A small town called Fairview is Lily Wakefield's last stop--there's nowhere left to go. Maybe here she can finally stop running and start a new life. Which just might include Simon McCarthy, the newspaperman and single father who's starting to make her believe in love again.
Just as she and Simon start becoming a real family that includes her baby twins and his daughter, Lily's past catches up with her. And that past could rob her of her chance at happiness.
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March 10, 2008
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Excerpt from Be My Babies by Kathryn Shay
Standing outside the Sentinel, Lily Wakefield slid the crumpled yellowed article from her purse and held it up in front of the old brick edifice. The newspaper office looked more or less the same as it had when her mother, Cameron, clipped the picture just before she left Fairview, New York, carrying a suitcase containing practical clothes, serviceable shoes and one hundred dollars. Now, Lily stood before the building in her Prada sandals, DKNY slacks and tailored jacket, with about the same amount of cash in her wallet. The Louis Vuitton bag at her side held a few more outfits, but only as many as she could carry.
Someone bumped into her, said, "Excuse me," and kept going.
Lily nodded and stayed where she was.
About five feet away, the man turned back. "Are you all right?"
"What? Oh, yes."
Glancing up at the sky, he frowned. "Looks like we're in for one of those April showers." His comment was underscored by a draft of wind that lifted and swirled her dark chin-length hair around her face. He pointed to the office. "There's a pot of coffee in there and some homemade cookies that Mrs. Billings made. Want to come in?"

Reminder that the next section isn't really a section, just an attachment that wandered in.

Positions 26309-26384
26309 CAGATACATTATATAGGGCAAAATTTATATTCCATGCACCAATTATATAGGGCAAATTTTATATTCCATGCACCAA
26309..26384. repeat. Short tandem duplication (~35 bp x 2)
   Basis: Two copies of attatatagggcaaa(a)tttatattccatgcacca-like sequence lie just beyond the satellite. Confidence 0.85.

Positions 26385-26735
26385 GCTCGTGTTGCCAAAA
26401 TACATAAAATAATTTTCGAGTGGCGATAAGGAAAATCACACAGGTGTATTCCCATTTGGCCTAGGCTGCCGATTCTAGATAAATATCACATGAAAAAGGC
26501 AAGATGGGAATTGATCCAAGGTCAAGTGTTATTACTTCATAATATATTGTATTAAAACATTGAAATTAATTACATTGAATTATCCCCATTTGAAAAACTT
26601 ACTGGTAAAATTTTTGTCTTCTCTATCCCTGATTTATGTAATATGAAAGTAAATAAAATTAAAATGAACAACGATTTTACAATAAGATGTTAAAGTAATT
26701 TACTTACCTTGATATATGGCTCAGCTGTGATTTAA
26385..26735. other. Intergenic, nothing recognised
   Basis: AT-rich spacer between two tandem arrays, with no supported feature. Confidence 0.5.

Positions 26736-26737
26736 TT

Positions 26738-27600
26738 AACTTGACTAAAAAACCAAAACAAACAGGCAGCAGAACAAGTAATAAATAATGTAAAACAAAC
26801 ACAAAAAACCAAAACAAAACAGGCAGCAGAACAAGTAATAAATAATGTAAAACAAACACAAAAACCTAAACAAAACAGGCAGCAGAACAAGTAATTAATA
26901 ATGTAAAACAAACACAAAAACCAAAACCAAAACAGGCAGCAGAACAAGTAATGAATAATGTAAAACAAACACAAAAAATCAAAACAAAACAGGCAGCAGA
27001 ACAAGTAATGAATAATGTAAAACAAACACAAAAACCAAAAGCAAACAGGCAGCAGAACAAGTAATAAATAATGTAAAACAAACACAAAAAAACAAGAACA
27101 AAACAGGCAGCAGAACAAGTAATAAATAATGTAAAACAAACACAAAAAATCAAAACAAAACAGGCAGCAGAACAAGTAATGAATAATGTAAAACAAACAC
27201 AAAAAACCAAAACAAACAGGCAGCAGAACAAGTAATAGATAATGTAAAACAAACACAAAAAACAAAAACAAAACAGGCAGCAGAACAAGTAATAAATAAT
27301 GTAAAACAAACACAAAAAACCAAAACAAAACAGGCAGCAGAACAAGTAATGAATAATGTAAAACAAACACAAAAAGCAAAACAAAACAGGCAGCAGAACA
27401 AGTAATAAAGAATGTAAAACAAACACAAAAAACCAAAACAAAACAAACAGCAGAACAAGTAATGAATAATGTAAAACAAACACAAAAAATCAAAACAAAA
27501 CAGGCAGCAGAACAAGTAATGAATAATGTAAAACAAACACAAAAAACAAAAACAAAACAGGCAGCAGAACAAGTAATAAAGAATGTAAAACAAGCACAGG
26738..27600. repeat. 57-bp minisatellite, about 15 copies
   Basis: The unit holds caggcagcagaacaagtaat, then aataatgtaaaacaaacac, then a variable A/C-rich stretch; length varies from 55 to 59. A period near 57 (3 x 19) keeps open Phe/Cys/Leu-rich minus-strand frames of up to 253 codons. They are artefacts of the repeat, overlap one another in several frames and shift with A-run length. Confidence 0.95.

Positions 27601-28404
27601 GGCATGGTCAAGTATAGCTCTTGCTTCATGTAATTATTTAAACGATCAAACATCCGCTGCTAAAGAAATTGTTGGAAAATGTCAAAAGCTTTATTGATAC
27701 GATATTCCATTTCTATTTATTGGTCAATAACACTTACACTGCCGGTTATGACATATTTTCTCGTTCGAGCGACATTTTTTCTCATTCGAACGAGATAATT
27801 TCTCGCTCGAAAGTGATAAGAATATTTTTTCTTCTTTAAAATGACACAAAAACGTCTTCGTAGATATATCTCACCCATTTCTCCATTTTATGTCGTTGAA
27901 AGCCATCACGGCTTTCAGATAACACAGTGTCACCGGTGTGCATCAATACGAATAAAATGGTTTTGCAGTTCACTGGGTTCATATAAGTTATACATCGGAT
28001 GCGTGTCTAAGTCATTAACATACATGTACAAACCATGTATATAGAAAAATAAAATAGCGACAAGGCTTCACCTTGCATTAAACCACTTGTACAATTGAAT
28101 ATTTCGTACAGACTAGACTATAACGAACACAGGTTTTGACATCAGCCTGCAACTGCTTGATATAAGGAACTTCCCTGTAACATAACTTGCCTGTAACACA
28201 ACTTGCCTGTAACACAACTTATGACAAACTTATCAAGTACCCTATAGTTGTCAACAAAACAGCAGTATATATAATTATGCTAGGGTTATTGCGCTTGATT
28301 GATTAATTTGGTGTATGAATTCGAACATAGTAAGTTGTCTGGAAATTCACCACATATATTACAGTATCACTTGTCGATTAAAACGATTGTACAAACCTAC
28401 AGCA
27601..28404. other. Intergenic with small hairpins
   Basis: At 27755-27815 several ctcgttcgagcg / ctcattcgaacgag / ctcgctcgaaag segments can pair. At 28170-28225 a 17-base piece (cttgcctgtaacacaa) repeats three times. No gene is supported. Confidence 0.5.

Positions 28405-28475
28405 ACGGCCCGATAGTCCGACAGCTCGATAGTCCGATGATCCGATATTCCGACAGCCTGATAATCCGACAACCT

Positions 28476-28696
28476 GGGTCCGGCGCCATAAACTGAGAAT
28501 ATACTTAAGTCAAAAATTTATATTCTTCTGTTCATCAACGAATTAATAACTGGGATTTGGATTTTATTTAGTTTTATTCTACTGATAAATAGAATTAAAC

"Um, yes, I guess I do. Thanks."
Bending down, he picked up her suitcase before she could take hold of it and walked alongside her toward the front doors.
It's a beautiful place. It used to be an old home, and then it was converted into the newspaper offices. In the front reception and waiting area, there's a fireplace, a comfortable couch and chairs, and a worn desk like the kind you'd see in reruns of the old TV show, Superman. I used to love to go there after school and wait for Daddy to be done with work.
What Lily's mother hadn't told her, and what she only figured out years later, was that Cameron would have done anything to delay going home to her own mother.
Once they were inside, the man motioned to the couch. "Please, sit down." When she'd seated herself, he added, "I'm Simon McCarthy."
"Nice to meet you." Again, he smiled. His hazel eyes did, too. "Would you like some coffee?"
"I--I can't have that."
"Oh." When Lily said no more, he asked, "How about tea?"
"Decaffeinated would be okay. Lovely, really, but don't fuss."
"No problem." He went into the back room, and while he was gone Lily studied her surroundings. The windows let in the afternoon breeze, along with the chirping of the birds in the leafy maple trees outside. Engraved plaques hung on the wall before her, citing the Sentinel and its editor for various good works. Pictures were interspersed with the awards describing the accomplishments of the paper and its reporters. A few minutes later, Simon returned with a steaming mug. Lily took the cup and sniffed. Mmm. Cinnamon. "Thank you so much." It had been a long time since a man had waited on her.
When she said nothing more, he sat down on a chair opposite her. "Is there a reason you were out there just staring at the building?" He nodded to the suitcase. "With that?"
Her stomach churned. She prayed she wouldn't get sick all over this total stranger. "Yes." She glanced up at one of the pictures she'd noticed earlier. Its headline read, Gardner Garners The Gold--Best Of Small-town Newspapers. From other photos she'd seen, she recognized the man. "I'm looking for him, Gil Gardner."
Simon tracked her gaze. "I'm not quite sure where he is today."
"Is he out on a story?"
"No, he doesn't cover the news anymore." Sandy eyebrows were raised. They matched his short, dark blond hair, which had a bit of curl. "He's at the office sometimes, but he doesn't do much reporting."
"Doesn't he own the paper?"
"Yeah, he's still the owner. But I run the place. I'm editor in chief." He chuckled self-effacingly. "And a lot of other things. Our staff is small and the tasks are many."